Reabilitação das Disfunções do Assoalho Pélvico

folder-assoalho-pelvicoA presença de incontinências urinária (IU) e/ou fecal (IF) representa um problema de saúde pública. Estima-se que na população mundial, entre 4% e 35% de pessoas sofram com a IU e que entre 2% e 33% apresentam IF. Ambas as incontinências geram impacto sobre a qualidade de vida, pois situações comuns tais como, rir, tossir, abaixar, carregar objetos pesados, caminhar, saltar e correr, são seguidas de perda urinária e/ou fecal.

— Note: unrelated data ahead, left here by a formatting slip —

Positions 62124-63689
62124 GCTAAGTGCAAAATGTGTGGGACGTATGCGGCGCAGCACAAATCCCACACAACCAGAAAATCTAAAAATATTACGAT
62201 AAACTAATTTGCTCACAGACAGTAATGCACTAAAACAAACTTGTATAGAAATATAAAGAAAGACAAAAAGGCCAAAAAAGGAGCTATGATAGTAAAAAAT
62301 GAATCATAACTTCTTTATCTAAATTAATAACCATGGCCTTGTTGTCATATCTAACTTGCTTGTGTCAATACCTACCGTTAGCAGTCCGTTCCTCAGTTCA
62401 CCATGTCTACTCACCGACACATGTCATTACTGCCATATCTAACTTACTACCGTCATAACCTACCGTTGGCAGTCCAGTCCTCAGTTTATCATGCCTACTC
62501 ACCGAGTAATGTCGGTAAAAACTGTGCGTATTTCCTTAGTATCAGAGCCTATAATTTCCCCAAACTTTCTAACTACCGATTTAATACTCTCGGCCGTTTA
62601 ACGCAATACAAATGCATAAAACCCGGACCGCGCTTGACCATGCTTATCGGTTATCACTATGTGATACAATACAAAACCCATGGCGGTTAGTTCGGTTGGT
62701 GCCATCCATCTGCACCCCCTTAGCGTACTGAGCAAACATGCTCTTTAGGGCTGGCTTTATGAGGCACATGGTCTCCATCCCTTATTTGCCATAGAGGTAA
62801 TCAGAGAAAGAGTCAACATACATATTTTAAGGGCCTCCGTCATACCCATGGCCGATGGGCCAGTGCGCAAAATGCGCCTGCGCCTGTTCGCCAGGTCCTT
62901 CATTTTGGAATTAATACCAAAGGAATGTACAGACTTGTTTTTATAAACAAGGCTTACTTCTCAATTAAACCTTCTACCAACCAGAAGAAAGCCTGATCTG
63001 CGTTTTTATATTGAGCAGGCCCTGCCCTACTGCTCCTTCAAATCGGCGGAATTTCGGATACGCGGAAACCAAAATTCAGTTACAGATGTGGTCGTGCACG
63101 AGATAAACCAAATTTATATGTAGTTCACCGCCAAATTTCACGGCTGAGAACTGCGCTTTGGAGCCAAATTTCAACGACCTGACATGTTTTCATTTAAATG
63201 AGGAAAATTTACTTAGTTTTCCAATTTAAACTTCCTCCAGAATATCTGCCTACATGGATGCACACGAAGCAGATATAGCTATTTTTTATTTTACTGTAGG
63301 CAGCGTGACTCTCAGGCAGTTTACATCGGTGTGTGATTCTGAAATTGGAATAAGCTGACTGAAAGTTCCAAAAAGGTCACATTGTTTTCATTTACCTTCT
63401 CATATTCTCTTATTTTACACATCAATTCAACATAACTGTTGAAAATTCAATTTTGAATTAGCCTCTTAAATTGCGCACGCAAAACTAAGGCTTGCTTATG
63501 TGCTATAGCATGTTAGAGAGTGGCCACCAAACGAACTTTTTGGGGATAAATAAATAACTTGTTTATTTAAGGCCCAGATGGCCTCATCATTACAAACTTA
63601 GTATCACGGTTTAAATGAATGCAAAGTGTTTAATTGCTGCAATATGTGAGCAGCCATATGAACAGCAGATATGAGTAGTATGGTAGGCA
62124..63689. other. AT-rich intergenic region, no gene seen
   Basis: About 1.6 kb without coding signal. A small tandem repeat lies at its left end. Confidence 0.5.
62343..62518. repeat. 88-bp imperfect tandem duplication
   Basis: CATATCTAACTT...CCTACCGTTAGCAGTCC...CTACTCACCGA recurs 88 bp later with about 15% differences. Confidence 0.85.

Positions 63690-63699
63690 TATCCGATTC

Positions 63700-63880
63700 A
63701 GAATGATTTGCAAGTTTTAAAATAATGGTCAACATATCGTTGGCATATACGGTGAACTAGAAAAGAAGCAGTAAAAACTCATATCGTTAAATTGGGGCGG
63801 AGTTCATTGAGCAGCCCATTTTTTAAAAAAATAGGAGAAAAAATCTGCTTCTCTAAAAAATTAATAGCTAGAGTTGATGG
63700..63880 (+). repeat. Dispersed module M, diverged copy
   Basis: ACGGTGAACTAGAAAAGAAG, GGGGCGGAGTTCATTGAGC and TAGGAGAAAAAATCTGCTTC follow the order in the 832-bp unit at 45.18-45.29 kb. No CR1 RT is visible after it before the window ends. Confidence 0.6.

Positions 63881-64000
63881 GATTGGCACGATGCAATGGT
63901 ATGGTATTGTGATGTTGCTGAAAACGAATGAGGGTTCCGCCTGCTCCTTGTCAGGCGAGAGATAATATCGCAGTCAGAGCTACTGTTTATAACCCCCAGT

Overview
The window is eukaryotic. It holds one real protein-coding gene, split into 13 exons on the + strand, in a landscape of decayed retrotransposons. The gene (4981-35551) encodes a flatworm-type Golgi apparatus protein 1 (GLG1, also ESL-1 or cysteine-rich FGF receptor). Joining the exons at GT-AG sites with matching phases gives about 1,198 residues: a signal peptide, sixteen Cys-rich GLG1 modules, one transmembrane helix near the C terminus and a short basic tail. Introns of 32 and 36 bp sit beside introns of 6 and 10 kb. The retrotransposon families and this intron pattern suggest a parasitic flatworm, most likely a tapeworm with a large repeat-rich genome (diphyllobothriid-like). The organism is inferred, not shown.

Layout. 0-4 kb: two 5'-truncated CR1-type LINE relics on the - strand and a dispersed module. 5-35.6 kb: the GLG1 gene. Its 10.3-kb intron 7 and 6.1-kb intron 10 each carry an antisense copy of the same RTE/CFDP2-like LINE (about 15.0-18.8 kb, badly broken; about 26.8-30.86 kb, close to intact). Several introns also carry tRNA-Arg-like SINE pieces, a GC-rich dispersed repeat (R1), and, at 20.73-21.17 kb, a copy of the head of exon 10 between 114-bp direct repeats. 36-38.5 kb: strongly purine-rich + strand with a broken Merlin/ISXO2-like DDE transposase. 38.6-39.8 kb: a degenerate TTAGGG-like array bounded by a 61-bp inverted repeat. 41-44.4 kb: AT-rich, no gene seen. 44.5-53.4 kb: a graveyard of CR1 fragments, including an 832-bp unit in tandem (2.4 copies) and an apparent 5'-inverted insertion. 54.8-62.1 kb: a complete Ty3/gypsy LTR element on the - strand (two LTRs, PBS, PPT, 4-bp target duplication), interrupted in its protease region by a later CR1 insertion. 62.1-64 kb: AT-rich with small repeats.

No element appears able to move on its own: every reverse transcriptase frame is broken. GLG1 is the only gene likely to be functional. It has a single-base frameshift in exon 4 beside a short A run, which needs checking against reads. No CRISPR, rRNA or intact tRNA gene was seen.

O assoalho pélvico representa a estrutura principal para a abordagem deste problema. É composto por um conjunto de músculos, ligamentos e tecido de sustentação que reveste a abertura inferior da bacia e que promove a sustentação dos órgãos pélvicos e a continência. Seu enfraquecido devido às aberturas laterais da uretra, vagina e ânus figura como a principal causa das incontinências. Além deste, a idade avançada, a obesidade, a menopausa e as cirurgias pélvicas, o estado hormonal e os traumas físicos também são fatores importantes que favorecem o seu desenvolvimento.

O tratamento visa aperfeiçoar o controle neuromotor, recuperar vias nervosas inibidas ou dessensibilizadas, aumentar o ganho de massa muscular e a ação coerente dos músculos do assoalho pélvico e a coordenação no controle dos esfíncteres.